— At the Foot of the Rainbow • Gene Stratton-Porter

... or whether the engine was working at that moment under extraordinary pressure. But in the twinkling of an eye Mr. Potts was twisted out of the chair and the movable stand began to execute the most surprising manoeuvres around the room. It would jerk Mr. Potts high into the air and souse him down in an appalling manner, with one leg among Slugg's gouges and other instruments of torture, and with the other in the spittoon. Then it would rear him up against the chandelier three or four times, and shy across and drive Potts' head through the oil portrait of Slugg's father over ...
— Elbow-Room - A Novel Without a Plot • Charles Heber Clark (AKA Max Adeler)

... would give them poultry all through the holidays. Then there were the pigs to be killed on halves by a neighbor, as almost everything else out-doors had now to be done; and when that was accomplished, she found no time to call her soul her own while making her sausage and bacon and souse and brawn. Part of the pork would produce salt fish, without which what farm-house would stand?—and with old hucklebones, her potatoes and parsnips, those ruby beets and golden carrots, there was many a Julien soup to be had. Jones's-root, ...
— The Atlantic Monthly, Volume 13, No. 75, January, 1864 • Various

... in two like a big bear, for he was a giant. At first he made a wry face, holding his nose, because of the acrid smell of the souse. ...
— An Iceland Fisherman • Pierre Loti

... towards dark that I was suddenly recalled to famine by a cold souse of rain, and sprang shivering to my feet. For a moment I stood bewildered: the whole train of my reasoning and dreaming passed afresh through my mind; I was again tempted, drawn as if with cords, by the image of the cabman's eating-house, and again recoiled from the possibility ...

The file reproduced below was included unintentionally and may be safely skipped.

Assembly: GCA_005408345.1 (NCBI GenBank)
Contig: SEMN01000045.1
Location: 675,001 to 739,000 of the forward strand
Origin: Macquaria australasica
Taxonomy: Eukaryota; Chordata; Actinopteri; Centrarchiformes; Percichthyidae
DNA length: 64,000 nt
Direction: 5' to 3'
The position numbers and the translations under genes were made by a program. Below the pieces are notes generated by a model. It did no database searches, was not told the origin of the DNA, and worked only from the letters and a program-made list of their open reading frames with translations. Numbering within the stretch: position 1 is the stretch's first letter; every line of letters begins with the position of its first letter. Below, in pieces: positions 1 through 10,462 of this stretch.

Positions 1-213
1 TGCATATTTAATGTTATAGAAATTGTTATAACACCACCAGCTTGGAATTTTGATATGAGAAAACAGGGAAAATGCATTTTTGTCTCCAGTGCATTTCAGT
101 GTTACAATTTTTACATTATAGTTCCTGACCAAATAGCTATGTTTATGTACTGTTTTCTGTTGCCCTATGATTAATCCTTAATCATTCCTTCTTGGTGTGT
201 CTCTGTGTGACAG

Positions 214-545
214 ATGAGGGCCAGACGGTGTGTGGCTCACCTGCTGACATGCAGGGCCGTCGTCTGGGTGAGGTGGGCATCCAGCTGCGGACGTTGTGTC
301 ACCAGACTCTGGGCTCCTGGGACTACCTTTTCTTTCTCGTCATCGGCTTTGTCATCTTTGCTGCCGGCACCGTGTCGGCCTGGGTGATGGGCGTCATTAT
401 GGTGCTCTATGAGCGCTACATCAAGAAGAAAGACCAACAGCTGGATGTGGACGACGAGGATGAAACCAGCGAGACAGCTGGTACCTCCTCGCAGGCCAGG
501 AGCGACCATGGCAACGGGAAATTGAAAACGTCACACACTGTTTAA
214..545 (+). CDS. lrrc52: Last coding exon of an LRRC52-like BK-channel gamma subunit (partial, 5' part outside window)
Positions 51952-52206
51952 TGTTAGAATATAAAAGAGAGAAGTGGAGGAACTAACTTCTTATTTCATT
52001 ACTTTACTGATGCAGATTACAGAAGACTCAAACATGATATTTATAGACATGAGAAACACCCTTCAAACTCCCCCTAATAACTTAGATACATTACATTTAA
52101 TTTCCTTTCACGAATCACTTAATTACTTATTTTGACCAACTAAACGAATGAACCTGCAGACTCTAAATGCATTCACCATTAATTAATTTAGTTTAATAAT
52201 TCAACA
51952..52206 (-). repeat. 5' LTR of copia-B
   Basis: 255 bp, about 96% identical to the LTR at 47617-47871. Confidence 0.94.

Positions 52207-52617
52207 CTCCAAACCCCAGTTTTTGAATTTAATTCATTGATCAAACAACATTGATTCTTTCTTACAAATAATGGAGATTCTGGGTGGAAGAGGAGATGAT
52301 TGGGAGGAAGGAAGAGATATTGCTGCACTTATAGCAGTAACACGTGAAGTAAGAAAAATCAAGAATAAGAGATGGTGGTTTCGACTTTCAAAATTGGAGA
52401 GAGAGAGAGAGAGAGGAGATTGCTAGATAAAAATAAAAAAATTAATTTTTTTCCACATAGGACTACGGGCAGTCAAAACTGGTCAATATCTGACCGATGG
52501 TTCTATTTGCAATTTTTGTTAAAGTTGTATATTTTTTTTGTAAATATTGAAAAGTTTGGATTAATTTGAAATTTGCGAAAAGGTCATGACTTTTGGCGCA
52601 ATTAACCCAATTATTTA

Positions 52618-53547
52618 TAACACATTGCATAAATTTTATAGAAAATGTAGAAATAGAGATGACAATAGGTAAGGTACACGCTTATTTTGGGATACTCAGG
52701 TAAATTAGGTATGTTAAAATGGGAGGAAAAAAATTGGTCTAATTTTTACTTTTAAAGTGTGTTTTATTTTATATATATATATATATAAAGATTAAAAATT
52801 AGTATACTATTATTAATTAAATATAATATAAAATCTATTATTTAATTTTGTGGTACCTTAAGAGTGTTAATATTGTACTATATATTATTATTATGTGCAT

— The Wrecker • Robert Louis Stevenson and Lloyd Osbourne

... on de mess and sometimes potlicker. Then de cook blowed a cow horn. Quick as lightnin' a passle of fifty or sixty little niggers run out de plum bushes, from under de sheds and houses, and from everywhere. Each one take his place, and souse his hands in de mixture and eat just lak you see pigs shovin' 'round slop troughs. I see dat sight many times in my dreams, old as I is, ...
— Slave Narratives: a Folk History of Slavery in the United States From Interviews with Former Slaves • Works Projects Administration

... horse-lot calls To sleepy Dick, nor Dick husk-voiced upbraids The sway-back'd roan for stamping on his foot With sulphurous oath and kick in flank, what time The cart-chain clinks across the slanting shaft, And, kitchenward, the rattling bucket plumps Souse down the well, where quivering ducks quack loud, And Susan Cook is singing. Up the sky The hesitating moon slow trembles on, Faint as a new-washed soul but lately up From out a buried body. Far about, A hundred slopes in hundred fantasies ...
— The Poems of Sidney Lanier • Sidney Lanier

... child! I can smell all the good home smells of a frosty morning: apple pomace, steaming in the barnyard; sausage frying; Becky scouring the brass furnace-kittle with salt and vinegar. Killin' time, you know—makes you think of boiling souse and head-cheese. You ever eat souse?" The packer sucked in his breath with a lean smile. "It ain't best to dwell on it. But you can't help yourself, at night. I can smell Becky's fresh bread, in my dreams, just out of the brick oven. Never eat bread cooked in a stove till I came out ...